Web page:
Blue-Stemmed Goldenrod Lights Up Woodlands

October 21, 2022

By Betsy Washington, Northern Neck Chapter At our recent fall native plant sale a number of shoppers requested shade tolerant perennials that bloom in shady woodland gardens in late summer and fall, long after spring bloomers have faded. The October Plant of the Month, Blue-stemmed Goldenrod, Solidago caesia, fits the bill beautifully and like other…

Enchanting Blue Vervain

August 28, 2022

By Betsy Washington, Northern Neck Chapter Blue Vervain (Verbena hastata) enhances any landscape in which it grows. It is one of my favorite mid to late summer native perennials for any number of reasons. The beautiful purplish blue flowers atop tall stems provide a striking vertical accent contrasting with more typical mounded plants and flower…

Turk’s-Cap Lily Stuns in Summer

July 20, 2022

By Betsy Washington, Northern Neck Chapter Turk’s-cap Lily (Lilium superbum) is one of our most spectacular wildflowers in eastern North America. Its stunning flowers bloom right now in July and August. Native to wet meadows and rich moist cove forests and bogs from New Hampshire south to Georgia and Alabama, it is found in most…

The Curious Pawpaw

May 29, 2022

By Betsy Washington, Northern Neck Chapter The Pawpaw, Asimina triloba, is a handsome small tree that is as fascinating as it is curious. Pawpaw is a member of the Custard-Apple Family, the Annonaceae, a large family of tropical and subtropical species. Ranging from Florida and Texas north to New York and Southern Ontario, Pawpaw is…

The Spicebush Swallowtail Butterfly, Its Host Plants, and the New Threat They Face

April 29, 2022

By Mary Lee Epps A new non-native fungus and the beetle that carries it may soon severely impact sassafras, spicebush, and most other members of the Laurel family in the United States. Sadly, since these are the main host plants of the spicebush swallowtail butterfly, which is now common throughout most of the Eastern U.S.,…

Magical Mexican Dogwoods: What Should We Call Them?

March 29, 2022

By W. John Hayden, Botany Chair Who knew? Cornus florida, the 2018 VNPS Wildflower of the Year and State Tree of Virginia, has a cousin living in the mountains of eastern Mexico! Mexican Dogwoods have been found in the states of Nuevo Leon, Tamaulipas, and Veracruz. They are, manifestly, close relatives of the familiar Flowering…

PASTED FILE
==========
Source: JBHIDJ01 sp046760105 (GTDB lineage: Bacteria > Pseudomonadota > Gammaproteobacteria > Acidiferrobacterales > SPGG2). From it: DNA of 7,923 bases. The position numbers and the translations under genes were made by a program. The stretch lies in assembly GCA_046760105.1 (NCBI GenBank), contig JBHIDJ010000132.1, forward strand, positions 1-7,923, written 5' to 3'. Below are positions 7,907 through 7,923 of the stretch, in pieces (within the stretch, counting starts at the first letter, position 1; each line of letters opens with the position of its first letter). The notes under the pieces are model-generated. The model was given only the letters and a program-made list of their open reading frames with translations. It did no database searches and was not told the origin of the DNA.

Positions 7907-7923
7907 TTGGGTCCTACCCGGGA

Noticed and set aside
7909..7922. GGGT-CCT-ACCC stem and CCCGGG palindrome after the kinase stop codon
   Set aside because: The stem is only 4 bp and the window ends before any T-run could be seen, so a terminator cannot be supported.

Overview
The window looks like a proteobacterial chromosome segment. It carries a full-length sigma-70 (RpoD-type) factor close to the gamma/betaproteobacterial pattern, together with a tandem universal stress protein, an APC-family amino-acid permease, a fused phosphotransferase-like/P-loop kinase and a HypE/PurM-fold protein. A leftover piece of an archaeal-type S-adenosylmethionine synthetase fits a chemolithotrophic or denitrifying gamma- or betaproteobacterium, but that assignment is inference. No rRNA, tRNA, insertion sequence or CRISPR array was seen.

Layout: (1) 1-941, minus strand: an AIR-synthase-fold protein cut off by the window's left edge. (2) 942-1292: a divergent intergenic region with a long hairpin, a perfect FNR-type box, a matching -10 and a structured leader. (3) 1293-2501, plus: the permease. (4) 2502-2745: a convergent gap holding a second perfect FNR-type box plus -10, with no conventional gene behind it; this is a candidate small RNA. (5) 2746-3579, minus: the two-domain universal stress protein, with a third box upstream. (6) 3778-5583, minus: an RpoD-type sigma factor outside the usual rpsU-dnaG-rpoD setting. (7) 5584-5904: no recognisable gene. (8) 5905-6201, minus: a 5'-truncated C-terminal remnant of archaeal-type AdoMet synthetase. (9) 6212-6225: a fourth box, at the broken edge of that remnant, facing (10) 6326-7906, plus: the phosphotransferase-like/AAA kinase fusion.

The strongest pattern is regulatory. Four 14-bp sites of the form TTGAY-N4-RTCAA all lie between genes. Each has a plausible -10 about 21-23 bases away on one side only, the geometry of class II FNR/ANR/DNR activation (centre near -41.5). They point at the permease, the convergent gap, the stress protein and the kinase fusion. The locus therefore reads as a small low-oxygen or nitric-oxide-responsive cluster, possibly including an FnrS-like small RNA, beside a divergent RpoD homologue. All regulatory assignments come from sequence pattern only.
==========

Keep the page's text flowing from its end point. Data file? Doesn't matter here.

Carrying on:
Partridge-berry Is Bright All Year

February 17, 2022

By Betsy Washington, Northern Neck Chapter Partridge-berry (Mitchella repens) is a handsome evergreen vine that creeps along the ground reaching only 2” high. Its long trailing stems can reach 12” long but it develops roots at nodes along the stem wherever it touches the ground, creating large dense colonies. Widespread across eastern North America, it…

Native and Invasive Plant Legislation in the 2022 General Assembly

January 17, 2022

The Virginia General Assembly convened January 12, 2022 and three bills were introduced in the House of Delegates that deal with native and invasive plants. The first step is to assign the bills to committees, then to subcommittees. Bills must pass the committee to be referred to the House for a full vote. View the Virginia…

Wildflower of the Year 2022 Buttonbush (Cephalanthus occidentalis)

January 1, 2022

VNPS is excited to offer beautiful Buttonbush artwork on T-Shirts and Tote Bags.  Visit our Online Store to order. Buttonbush is a shrub or small tree commonly attaining heights up to about 6 m, occasionally twice that size. Leaves are opposite or whorled, elliptic to ovate, 2-8 cm wide, and 6-15 cm long; margins are…

Baldcypress: Towering Virginia Icon

November 21, 2021

By Betsy Washington, Northern Neck Chapter Baldcypress, Taxodium distichum, our November Plant of the Month, is an unforgettable sight all year. But in late fall when its soft foliage turns vibrant shades of copper-orange, it lights up the entire landscape. These trees are called “bald” because, unlike most other conifers, they are deciduous and lose…